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Hunting and Prevention of Zoonotic Diseases

This fall, the U.S. House of Representatives passed the National Defense Authorization Act with several amendments related to zoonotic diseases, or human diseases that are derived from or spread by animals. This is in response to the COVID-19 pandemic, with special focus on wet markets and other opportunities for animal to human contact and disease transmission. While there is heightened concern due to the COVID-19 pandemic, legal hunting does not contribute to the spread of zoonotic disease or have negative health implications for humans. There has been no legislation regarding zoonoses and hunting yet, but animal rights groups and anti-hunting legislators have added concern over disease to their agendas. For example, we have already seen a petition to stop all legal wildlife trade from the Center for Biological Diversity in the United States and several motions at the IUCN World Conservation Congress to enact emergency moratoria on wildlife trade. To combat these misconceptions and attacks on hunters, Safari Club International (SCI) is here with the facts. 

Examples of zoonotic diseases include anthrax, rabies, West Nile virus, and many others. Notably, approximately 60% of reported infectious emerging diseases are zoonoses. The COVID-19 pandemic has led governments around the world to search for potential sources of diseases with animal origin. Wet markets, where a variety of domestic and wild animals are bought, sold, and consumed in unsanitary conditions, have long been breeding grounds for potential outbreaks. These, combined with the illegal wildlife trade, have come under intense criticism and calls for closure and enforcement.    

Unfortunately, poaching for the illegal wildlife trade is still rampant in many parts of the world and much of the trade that occurs in wet markets is in illegally taken wildlife.  As this is totally unregulated, there are many concerns over the health implications of illegal wildlife trade,. An early theory about the source of COVID-19 suggested the virus was derived from poached pangolin scales from southern Africa. Although this theory was eventually disproven, it goes to show how dangerous poaching can be for both wildlife and humans. Legal hunting, however, is NOT poaching. Hunting is often the first line of defense against poaching with many hunting concessions actively funding and running anti-poaching efforts, thus further mitigating the risk of zoonoses.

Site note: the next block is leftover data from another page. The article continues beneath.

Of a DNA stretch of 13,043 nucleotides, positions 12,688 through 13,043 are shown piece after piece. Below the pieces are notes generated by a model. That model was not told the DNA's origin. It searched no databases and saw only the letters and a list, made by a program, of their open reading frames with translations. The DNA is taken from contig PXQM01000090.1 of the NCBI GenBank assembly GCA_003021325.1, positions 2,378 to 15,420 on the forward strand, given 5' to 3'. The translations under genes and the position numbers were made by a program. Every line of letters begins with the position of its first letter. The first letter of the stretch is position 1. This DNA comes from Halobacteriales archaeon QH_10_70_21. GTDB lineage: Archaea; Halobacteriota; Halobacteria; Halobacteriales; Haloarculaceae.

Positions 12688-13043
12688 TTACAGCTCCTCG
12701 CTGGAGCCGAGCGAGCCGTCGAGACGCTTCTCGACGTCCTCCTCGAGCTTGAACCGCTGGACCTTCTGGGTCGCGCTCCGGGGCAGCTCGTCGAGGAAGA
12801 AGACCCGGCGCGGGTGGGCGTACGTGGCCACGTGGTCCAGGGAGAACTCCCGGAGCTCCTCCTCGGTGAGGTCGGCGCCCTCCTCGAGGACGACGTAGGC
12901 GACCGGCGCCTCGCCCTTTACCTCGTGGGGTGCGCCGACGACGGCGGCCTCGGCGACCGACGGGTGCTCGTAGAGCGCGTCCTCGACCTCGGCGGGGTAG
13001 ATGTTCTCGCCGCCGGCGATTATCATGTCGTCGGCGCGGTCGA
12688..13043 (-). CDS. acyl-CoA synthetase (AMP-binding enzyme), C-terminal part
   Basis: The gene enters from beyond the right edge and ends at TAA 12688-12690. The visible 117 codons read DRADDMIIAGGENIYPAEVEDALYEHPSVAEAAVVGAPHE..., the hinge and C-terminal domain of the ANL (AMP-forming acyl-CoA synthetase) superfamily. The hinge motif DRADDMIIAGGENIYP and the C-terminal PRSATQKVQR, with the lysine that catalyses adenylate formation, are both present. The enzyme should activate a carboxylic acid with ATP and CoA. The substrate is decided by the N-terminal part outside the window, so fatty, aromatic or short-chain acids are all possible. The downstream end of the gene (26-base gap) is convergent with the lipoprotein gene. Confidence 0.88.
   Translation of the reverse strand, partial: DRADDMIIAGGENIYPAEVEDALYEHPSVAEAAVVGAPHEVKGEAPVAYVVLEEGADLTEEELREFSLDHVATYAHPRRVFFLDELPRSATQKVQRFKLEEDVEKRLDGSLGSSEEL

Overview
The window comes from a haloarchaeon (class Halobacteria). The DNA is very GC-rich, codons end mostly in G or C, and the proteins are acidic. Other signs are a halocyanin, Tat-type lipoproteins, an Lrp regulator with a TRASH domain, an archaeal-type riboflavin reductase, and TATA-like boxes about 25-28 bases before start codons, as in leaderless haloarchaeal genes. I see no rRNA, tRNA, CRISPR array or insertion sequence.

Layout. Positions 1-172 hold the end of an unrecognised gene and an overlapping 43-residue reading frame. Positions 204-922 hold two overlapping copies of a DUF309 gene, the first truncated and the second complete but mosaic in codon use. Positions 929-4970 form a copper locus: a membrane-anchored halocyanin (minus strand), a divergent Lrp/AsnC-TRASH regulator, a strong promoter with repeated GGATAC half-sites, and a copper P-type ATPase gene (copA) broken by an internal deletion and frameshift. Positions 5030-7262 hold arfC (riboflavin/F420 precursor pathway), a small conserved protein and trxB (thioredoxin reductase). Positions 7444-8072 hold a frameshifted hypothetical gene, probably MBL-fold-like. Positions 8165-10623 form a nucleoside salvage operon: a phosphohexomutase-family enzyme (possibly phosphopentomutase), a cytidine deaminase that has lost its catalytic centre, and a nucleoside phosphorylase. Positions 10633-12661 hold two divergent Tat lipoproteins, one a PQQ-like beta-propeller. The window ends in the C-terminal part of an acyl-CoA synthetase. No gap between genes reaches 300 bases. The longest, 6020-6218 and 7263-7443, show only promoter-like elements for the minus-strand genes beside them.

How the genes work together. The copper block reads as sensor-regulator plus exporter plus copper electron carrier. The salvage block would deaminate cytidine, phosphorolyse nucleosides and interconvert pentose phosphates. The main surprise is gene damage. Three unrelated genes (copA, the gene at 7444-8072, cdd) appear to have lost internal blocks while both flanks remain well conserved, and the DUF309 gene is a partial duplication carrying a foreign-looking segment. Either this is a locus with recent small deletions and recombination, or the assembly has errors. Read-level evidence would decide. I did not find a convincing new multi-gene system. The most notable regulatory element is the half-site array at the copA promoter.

In complete contrast to wet markets and other vectors for direct human-animal contact is interaction through legal hunting, hunting imports, and taxidermy which do not spread zoonotic diseases. Thanks to range state regulations, wildlife monitoring, import regulations, and taxidermy processes, the entire experience of international hunting is safe and hygienic.  

The taxidermy process is hygienic and safe from start to finish. Chemicals and treatments used in the tanning and curing process not only keep the taxidermist safe, but ensure the hide and animal are sanitized and free of any bacteria or potential danger to humans, including ticks or insects which may remain on the animal. The U.S. Fish and Wildlife Service also regulates international imports and exports, which often require extensive permitting, inspection, CITES documents, and proper taxidermy. Not only do taxidermists ensure safety for humans, but they have helped to monitor for signs of disease in animals; for example in many states, taxidermists work to monitor CWD (Chronic Wasting Disease) in deer populations by supplying tissue samples to state agencies. 

Hunting is a safe, regulated, and legal activity which poses no risk to the spread of zoonotic disease. Anti-hunting groups try to align legal trade in wildlife with the illicit trade despite the many benefits international hunting brings to animals, habitat, and local communities; these all stand to suffer should the anti-hunting false narrative be implemented. While no proposed regulations have been released yet, anti-hunting groups and legislators have actively considered proposals and could easily add them to their anti-hunting agendas. To join SCI and stand with hunters around the world, sign our petition to Protect Legal, Regulated Trade in Wildlife. SCI will continue to work against anti-hunting legislation around the world and fight for the rights of hunters everywhere. 

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